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The True Road Warriors: Tips for Surviving Travel Season

on August 28, 2018

The creation of the term “Road Warrior” is often attributed to Mad Max 2: The Road Warriorthe one where Mel Gibson wanders around a post-apocalyptic wasteland fighting local tribes. Today, we use the term to reference people whose work requires them to travel, usually extensively,  collecting enough car rental or airline rewards points to transport a small army.

 

The difference between those two images, for some admissions counselors, is minimal. Traveling to a different school every day and surveying the hundreds of teenagers roaming a college fair is challenging. It’s not like they have signs over their heads indicating, “I’m a great fit for your school!” A standard day is 8-10 hours of talking to teens and then folding yourself into the driver’s seat of a rental car to reach your next destination. Doing that over and over again for the next few months is just tiring to think about, but we know that’s it’s through this work that you can connect to those amazing students who will ultimately call your institution home.

 

As fall approaches, admissions offices have to arm their road warriors with tips, tricks, and insider knowledge to transform what comes startling close to the plotline of Mad Max 2 into something a little more George Clooney from Up in the Air.

 

1. Know Your Stuff. It’s not uncommon that the newest (read: youngest) admission counselors often end up taking on the bulk of the travel season. If these reps went to your institution for their undergrad, you’re in a solid place, but if they’re unfamiliar with the college, you’re in for a cram session.

 

You could have your team reciting all of the admissions criteria by heart but you know that’s not what’s going to sell a college. What entices 16 to 17 year olds is going to be the insider information—unique offerings from the institution, cool restaurants and activities near the campus, and the credentials of professors. Study abroad opportunities and internship connections, dorm room offerings, cafeteria ratings, and financial aid information also rank at the top of prospective student curiosities—this is what your team needs to know.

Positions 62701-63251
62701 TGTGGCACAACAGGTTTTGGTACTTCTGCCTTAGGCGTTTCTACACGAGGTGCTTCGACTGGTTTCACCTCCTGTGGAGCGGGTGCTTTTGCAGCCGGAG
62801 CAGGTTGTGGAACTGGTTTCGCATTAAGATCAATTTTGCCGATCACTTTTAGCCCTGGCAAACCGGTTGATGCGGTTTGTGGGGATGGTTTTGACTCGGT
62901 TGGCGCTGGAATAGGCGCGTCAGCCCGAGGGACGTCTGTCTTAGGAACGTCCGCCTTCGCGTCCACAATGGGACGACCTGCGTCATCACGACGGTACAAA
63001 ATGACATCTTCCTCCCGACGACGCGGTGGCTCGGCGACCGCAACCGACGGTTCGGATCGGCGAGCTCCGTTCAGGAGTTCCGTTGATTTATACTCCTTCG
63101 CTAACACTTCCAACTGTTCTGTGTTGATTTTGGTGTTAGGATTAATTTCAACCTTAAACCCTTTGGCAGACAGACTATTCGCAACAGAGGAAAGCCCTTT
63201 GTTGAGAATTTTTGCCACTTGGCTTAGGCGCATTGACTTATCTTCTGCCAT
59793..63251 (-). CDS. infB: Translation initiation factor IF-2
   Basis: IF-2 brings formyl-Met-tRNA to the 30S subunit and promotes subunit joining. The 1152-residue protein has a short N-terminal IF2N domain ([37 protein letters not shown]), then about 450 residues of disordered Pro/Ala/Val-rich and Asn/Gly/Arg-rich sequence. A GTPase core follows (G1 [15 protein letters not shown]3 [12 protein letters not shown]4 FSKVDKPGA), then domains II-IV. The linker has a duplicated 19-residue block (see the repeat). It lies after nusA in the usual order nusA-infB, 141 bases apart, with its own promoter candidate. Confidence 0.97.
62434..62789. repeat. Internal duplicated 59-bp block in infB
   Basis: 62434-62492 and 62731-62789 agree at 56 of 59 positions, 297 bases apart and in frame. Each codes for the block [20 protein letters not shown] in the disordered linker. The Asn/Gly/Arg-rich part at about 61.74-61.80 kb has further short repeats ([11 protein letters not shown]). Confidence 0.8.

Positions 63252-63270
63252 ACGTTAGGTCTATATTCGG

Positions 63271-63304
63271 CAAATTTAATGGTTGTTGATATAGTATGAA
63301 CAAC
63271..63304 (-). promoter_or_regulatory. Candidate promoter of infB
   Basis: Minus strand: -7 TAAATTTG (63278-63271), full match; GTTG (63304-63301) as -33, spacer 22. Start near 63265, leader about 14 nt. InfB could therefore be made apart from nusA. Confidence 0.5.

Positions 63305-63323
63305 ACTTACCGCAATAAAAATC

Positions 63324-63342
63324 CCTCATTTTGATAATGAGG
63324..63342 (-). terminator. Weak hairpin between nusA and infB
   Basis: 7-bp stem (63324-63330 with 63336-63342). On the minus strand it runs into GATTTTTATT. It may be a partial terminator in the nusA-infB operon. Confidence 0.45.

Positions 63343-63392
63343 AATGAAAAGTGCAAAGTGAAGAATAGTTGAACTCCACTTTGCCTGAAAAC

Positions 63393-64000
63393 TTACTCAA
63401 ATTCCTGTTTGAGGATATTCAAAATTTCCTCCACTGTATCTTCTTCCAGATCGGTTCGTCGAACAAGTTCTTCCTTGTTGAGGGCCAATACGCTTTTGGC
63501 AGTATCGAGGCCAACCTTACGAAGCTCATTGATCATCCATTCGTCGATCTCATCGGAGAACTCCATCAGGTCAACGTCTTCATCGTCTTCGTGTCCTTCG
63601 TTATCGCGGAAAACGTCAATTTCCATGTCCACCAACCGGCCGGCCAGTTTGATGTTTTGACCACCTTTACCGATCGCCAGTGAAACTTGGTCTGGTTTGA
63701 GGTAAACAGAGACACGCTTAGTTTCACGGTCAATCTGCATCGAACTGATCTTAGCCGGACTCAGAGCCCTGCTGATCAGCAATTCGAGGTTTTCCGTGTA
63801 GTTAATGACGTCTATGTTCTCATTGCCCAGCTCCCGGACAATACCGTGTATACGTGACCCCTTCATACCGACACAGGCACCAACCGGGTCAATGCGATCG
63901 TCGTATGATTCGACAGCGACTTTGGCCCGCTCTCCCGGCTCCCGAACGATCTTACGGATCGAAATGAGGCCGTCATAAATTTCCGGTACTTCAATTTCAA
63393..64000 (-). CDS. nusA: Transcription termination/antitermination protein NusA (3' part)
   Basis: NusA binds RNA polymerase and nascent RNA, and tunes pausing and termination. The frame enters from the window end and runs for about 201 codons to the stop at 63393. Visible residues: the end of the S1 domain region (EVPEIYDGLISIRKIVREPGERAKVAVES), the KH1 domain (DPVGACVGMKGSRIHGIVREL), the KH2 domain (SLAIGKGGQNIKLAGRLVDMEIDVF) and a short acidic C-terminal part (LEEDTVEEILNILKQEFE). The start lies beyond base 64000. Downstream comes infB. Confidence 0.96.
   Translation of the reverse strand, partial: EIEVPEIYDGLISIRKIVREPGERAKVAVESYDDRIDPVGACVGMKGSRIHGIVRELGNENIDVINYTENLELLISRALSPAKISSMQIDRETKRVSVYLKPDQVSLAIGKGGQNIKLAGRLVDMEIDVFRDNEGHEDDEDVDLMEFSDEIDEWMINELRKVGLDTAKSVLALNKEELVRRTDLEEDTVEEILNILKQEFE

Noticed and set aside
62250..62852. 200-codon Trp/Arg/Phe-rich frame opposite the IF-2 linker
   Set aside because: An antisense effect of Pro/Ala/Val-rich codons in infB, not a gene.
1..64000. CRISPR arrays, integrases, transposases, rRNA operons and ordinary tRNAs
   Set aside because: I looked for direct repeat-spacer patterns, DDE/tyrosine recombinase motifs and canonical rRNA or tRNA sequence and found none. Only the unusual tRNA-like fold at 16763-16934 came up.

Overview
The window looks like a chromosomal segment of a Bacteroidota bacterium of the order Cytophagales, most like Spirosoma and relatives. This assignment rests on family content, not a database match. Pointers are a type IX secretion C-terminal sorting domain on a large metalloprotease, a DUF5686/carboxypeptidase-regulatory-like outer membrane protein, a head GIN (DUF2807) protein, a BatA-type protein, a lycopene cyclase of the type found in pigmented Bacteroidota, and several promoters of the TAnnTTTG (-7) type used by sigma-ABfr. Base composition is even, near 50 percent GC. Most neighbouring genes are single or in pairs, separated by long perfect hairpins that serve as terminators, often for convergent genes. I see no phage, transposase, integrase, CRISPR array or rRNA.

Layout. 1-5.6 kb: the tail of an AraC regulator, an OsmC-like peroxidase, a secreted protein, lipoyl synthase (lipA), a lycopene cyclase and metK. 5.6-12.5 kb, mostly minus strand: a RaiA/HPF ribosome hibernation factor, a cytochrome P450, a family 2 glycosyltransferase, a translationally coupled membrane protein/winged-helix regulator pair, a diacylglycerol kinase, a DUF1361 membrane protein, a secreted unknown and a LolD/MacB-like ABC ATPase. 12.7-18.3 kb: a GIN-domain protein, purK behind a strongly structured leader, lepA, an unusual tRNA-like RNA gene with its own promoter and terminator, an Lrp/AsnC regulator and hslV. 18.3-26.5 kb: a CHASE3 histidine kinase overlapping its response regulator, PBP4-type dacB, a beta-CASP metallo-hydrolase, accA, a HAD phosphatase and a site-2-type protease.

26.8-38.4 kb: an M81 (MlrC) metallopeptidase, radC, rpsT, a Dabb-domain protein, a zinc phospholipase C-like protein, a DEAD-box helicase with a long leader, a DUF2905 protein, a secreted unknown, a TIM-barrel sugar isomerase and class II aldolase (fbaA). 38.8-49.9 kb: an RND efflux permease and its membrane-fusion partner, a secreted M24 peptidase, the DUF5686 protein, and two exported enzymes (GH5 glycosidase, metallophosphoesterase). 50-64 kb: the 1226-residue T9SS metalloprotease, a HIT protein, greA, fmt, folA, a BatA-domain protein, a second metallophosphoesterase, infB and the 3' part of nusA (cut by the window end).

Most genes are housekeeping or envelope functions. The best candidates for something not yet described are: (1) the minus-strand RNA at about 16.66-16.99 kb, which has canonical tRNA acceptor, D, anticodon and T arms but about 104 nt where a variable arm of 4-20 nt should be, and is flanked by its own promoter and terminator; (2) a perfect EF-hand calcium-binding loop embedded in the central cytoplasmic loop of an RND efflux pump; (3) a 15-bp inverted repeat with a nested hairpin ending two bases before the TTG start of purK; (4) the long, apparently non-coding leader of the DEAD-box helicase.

• Pro-tip: Showcase some unique event held at your institution. Have visual aids.

  • Pro-tip #2: Don’t panic if you don’t have the answer to something. Take the student’s information and promise to figure it out. And, hey, you just got a contact card!

 

This piece of “know your stuff” advice isn’t just regarding your college or university; it also applies to the high schools your staff will visit. Have your team find out a bit about the students, the income level of the area, where a lot of the graduates from the high school go to, and prompt your advisors to tailor their presentation or talking points to the demographic’s specific needs. If your team really wants to go the extra mile, making an opportunity to chat with the high school guidance counselor is a stellar way to gauge the student temperature.

 

2. Travel Successfully. Remind your team to take advantage of every mile they travel by signing up for all rewards programs available. Use a credit card with travel rewards.

 

When it comes to flying, make sure that carry-ons contain the following:

  • A professional outfit

  • Contact cards

  • Anything required for a presentation

  • Chargers

 

Luggage horror stories happen every travel season. Don’t let anyone on your team be that admissions counselor.

 

When it comes to hotels, remind your team that they don’t have to uproot themselves every single night. If they play their cards right beforehand, they can reduce stress during travel season by:

  • Finding a centrally-located hotel to stay multiple nights.

  • If possible, getting a room with a small kitchen and do a bit of grocery shopping.

    • Neither coffee nor McDonald’s are food groups.

  • Unpacking bags. Living out of luggage just feels depressing.

  • Making sure the hotel serves a free, hot breakfast.

  • Bringing an HDMI cord to hook laptops up to the TV. Or, even easier, get a Chromecast.

  • Using this hack to keep hotel rooms at a preferred temperature.

 

When it comes to time logged on seemingly endless roadways, a solid battle plan for whiling away all of those traveling hours is crucial. Encourage your reps to do the following:

  • Make a podcast playlist

  • Listen to audiobooks

  • Jam out to favorite hits on a pre-made playlist

  • Bring a phone charger. For all that is good in this world, do not forget a car charger.

 

Pro-tip: Have your team input everywhere they need to go into their phone’s calendar along with all of the addresses so they pop up just when they’re needed and no one’s shuffling through dozens of emails to find the street number.


 

3. Make Friends; See the Sights. Listen, your team is working hard, they’re tired, probably jet-lagged, and their arms are sore from carrying a hundred pounds worth of viewbooks. At the end of the day, however, make sure they leave time to enjoy the new locale. Tell them to dine at a mom ‘n pop restaurant, hit up a local tourist attraction, and connect with other counselors on the road. Remind them that through all the work they still need to find a way to relax and make the journey fun.

 

You and your team are traveling, seeing new things, and making a difference in students' lives. You’re fielding questions left and right, making appointments, planning school visits, and reviewing essays and applications like the tireless admissions counselors you are. But, most importantly, you’re playing an active role in helping students choose the institution where they’re going to spend the next four years.

 

Forget the dude with the flamethrower, your school’s admission representatives are the true road warriors.

 

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